George Strait unintentionally penned an anthem for the patent trolls who keep trying to settle down in the Eastern District of Texas. But, as we’ve told you before, the Federal Circuit continues to send them elsewhere—like Utah, Arizona, Massachusetts, and California—most of the time.
In re EMC Corp., No. 2011-m100 (Fed. Cir. May 4, 2012) (Judges Rader, Dyk, and Moore)
This petition for a writ of mandamus—a special order to tell the district court to do something—is a little different from the other ones we’ve seen, since the Federal Circuit had to decide two things: (1) whether it was appropriate to break up the single patent infringement case against 18 defendants into at least 7 cases against individual defendants, and (2) whether to move the broken up cases out of Texas.
The Federal Circuit first noted that whether a writ of mandamus can be used for motions to sever and transfer (as opposed to motions to transfer only) is a question of first impression at the court. It concluded that adding the “sever” request didn’t create “meaningful distinction” from motions to transfer.
Then the court decided that these defendants needed to break up. The court set a high bar for joining patent infringement claims against multiple defendants:
Joinder of independent defendants is only appropriate where the accused products or processes are the same in respects relevant to the patent. But the sameness is not sufficient. Claims against independent defendants (i.e., situations in which the defendants are not acting in concert) cannot be joined under Rule 20’s [of the Federal Rules of Civil Procedure] transaction-or-occurrence test unless the facts underlying the claim of infringement asserted against each defendant share an aggregate of operative facts.
(See page 15 of the EMC order.) Stated more simply, a case has to involve the same infringing product or process and the same facts related to infringement—and coincidence won’t do. There must be an “actual link” between the facts. In this case, which involved infringement actions against companies in the online data storage and backup space, the fact that the defendants were all doing the same allegedly infringing thing wasn’t enough to justify lumping them into one litigation.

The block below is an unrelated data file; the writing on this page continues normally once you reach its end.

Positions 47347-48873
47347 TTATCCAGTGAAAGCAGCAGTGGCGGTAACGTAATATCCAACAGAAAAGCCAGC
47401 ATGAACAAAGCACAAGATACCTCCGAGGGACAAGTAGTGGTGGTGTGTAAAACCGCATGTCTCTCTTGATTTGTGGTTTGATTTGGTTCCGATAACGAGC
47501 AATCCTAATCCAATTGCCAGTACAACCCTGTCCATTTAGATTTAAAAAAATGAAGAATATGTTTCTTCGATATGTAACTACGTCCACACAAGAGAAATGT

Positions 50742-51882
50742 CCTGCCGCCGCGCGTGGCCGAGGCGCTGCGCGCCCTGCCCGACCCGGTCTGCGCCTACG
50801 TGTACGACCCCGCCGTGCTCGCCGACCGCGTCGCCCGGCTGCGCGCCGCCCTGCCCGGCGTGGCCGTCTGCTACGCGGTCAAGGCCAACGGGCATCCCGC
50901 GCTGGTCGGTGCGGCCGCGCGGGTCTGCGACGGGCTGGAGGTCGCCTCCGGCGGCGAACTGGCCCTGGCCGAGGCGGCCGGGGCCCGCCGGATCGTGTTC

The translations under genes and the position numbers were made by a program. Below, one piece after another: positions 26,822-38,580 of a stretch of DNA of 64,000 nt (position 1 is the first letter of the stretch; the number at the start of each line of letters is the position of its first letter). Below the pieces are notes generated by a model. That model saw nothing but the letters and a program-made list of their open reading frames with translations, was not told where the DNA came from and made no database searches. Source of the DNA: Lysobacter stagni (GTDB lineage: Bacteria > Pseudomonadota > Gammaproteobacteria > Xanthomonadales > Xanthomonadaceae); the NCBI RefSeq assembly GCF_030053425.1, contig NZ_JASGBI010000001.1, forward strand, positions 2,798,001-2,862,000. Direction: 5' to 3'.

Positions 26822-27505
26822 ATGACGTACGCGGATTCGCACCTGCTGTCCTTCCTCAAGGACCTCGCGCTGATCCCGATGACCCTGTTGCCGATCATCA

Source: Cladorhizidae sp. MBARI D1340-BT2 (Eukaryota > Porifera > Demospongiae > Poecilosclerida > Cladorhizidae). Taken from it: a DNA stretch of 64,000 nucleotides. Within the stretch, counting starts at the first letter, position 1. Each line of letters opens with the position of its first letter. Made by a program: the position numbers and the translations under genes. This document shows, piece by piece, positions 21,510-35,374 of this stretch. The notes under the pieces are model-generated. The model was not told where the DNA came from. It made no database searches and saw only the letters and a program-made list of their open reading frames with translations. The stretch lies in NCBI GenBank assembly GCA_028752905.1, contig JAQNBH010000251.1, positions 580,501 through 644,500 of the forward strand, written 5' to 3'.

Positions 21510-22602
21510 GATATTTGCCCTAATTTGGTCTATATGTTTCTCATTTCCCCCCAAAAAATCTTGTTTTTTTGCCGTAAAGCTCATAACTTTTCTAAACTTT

One other interesting note—this case was filed just a couple of days before the America Invents Act was signed. The new law specifically addresses the joinder question. It says that accused infringers can only be joined in the same litigation if the infringement claims involve the same transaction or occurrence and the same accused product or process. So the Federal Circuit’s test might be short-lived, since the new law will resolve this challenge in patent infringement cases filed after September 16, 2011 against multiple defendants. But since this provision isn’t retroactive, the court established this test to deal with situations like this one.
In re Amazon.com Inc., No. 2012-m115 (Fed. Cir. May 1, 2012) (Judges Rader, Linn, and Prost) (nonprecedential)
Moving a case from Texas to Texas wasn’t a successful maneuver for Amazon.com. It asked the lower court to transfer this suit from the Eastern District of Texas (which tends to be a troll-friendly forum) to the Western District of Texas. The district court denied the motion because, in its view, the Western District wasn’t clearly more convenient than the Eastern District—it was more like 6 of one, half a dozen of another.
The Federal Circuit agreed. None of the parties were headquartered in the Western District, the documents were located in places nearer to the Eastern District, and witnesses were at least as close to the Eastern District as to the Western District. So the court couldn’t say that the lower court had abused its discretion in denying Amazon.com’s motion to transfer.
Maybe Amazon.com would have been better off trying to hang its hat across state lines, like George Strait.